AAOS logoThe common complaints of elderly suffering from severe osteoarthritis (worn cartilage) claim to be impaired balance and an increased tendency to fall. A new study suggests total knee replacement (TKR) to successfully relieve pain. Improving function in patients with advanced knee arthritis, it also seems to advance dynamic balance among the elderly.

Multiple benefits to surgery were allegedly reported for patients who had been suffering from advanced osteoarthritis. The main aim of the study was the determination of whether TKR had any effects on balance measures. The purpose was to ascertain its effects in correlation with functional balance and quality of life.

Experts deem this especially important as falls are claimed to be leading cause of injury for senior adults in the U.S. with hip fractures resulting from the falls being lethal to them.

“Balance is critical to the elderly, especially those with knee problems. This study reinforced our hypothesis about how an osteoarthritic patient’s function is compromised not only due to pain, but also by balance,” explained Leonid Kandel, MD, study author and orthopaedic surgeon, Department of Orthopaedic Surgery, Hadassah Mount Scopus Hospital, Jerusalem, Israel.

Around 63 patients with a mean age of 73 and who had TKRs were analyzed as part of the study. After one year, they participated in follow-up evaluations. A new computerized system called the Balance Master enabled the study to measure accurately static and dynamic balance.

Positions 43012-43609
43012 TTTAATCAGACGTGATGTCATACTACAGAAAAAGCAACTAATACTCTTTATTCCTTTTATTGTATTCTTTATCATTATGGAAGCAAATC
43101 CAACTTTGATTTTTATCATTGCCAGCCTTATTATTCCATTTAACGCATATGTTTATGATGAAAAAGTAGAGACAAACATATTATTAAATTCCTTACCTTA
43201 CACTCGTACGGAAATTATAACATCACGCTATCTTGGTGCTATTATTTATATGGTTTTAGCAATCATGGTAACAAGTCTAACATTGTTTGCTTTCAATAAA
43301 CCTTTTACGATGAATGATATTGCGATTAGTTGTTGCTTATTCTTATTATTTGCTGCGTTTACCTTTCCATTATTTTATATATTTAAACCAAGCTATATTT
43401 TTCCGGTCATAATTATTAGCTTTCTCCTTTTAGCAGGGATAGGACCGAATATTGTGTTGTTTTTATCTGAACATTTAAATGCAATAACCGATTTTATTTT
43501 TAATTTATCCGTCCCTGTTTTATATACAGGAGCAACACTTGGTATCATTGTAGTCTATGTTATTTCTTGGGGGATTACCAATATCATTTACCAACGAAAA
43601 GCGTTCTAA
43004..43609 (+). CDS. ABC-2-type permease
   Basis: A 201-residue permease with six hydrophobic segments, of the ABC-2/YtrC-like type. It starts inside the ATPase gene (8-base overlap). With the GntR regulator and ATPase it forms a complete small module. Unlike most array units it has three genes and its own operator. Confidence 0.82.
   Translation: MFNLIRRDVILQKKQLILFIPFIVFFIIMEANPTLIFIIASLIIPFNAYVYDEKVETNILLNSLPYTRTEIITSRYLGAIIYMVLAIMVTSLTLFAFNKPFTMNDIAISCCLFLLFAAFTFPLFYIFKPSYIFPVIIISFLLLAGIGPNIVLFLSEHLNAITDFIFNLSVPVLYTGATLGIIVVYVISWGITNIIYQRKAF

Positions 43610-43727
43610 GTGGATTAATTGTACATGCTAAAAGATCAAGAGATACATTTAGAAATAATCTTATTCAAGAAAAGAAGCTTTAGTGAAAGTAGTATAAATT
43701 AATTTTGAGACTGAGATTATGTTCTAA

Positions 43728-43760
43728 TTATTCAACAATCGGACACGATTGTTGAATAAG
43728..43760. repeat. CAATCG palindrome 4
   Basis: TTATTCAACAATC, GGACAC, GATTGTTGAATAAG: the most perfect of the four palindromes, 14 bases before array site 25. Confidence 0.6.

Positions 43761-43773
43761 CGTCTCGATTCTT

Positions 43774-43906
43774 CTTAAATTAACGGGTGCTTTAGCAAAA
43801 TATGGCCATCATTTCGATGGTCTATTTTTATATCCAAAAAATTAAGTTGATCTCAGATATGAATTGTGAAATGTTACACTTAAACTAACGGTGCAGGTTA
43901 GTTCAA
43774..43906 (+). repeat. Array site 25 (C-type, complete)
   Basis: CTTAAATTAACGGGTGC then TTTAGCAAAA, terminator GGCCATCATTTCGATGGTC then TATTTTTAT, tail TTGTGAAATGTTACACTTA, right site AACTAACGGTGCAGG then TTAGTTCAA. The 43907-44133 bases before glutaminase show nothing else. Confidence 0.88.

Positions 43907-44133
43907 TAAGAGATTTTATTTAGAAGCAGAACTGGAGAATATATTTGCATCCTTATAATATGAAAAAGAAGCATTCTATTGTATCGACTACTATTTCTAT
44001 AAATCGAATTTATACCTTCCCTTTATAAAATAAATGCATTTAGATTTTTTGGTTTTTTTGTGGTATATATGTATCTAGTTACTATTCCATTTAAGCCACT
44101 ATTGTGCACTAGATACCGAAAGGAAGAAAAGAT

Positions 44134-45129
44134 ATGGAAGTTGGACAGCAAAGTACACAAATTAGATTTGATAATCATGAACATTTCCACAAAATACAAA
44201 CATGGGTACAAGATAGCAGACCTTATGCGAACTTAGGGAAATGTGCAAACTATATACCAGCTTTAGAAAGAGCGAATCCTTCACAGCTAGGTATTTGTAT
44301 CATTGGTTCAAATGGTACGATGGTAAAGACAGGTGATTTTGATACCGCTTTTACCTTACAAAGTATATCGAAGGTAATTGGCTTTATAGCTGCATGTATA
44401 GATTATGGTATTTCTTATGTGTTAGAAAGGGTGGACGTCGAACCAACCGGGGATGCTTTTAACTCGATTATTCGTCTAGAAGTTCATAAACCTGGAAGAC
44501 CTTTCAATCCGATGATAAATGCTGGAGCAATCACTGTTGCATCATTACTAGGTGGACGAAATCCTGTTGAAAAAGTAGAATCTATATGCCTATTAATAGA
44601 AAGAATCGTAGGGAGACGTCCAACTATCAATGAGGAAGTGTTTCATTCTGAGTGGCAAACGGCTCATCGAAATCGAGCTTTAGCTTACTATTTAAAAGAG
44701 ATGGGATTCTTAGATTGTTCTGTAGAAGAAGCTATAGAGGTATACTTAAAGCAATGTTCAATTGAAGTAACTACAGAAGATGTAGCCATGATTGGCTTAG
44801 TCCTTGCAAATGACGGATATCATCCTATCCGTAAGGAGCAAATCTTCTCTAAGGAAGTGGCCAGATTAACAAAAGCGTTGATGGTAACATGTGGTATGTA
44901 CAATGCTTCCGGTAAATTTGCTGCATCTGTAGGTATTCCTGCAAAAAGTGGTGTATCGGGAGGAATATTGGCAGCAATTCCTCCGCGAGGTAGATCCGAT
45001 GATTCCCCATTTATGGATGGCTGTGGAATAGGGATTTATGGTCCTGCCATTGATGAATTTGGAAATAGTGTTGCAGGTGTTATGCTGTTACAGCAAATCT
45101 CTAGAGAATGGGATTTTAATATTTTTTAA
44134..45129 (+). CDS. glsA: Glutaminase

The results of the study included a considerable improvement in dynamic balance one year after surgery. Also there was a significant progress in balance-determined motor tests of the participants. Moreover, a strong statistical correlation between the balance and the Oxford Knee Score functional questionnaire and the quality of life questionnaire SF-36 was also observed.

Around a year after surgery, the study revealed a stronger correlation between patients’ improved balance and their ability to walk and perform daily activities as against the correlation between their decreased pain and ability to walk and conduct daily activities.

“We are learning that pain relief may not be the only benefit that improves function after knee replacement,” explained Dr. Kandel. “This improved balance is a significant quality-of-life change in elderly patients.”

Experts suggest elderly individuals who consider knee replacement to discuss the rehabilitation process with their orthopaedic surgeon. They should apparently also talk abut the ways in which they can enhance their balance after surgery.

The study was presented at the 2010 Annual Meeting of the American Academy of Orthopaedic Surgeons (AAOS).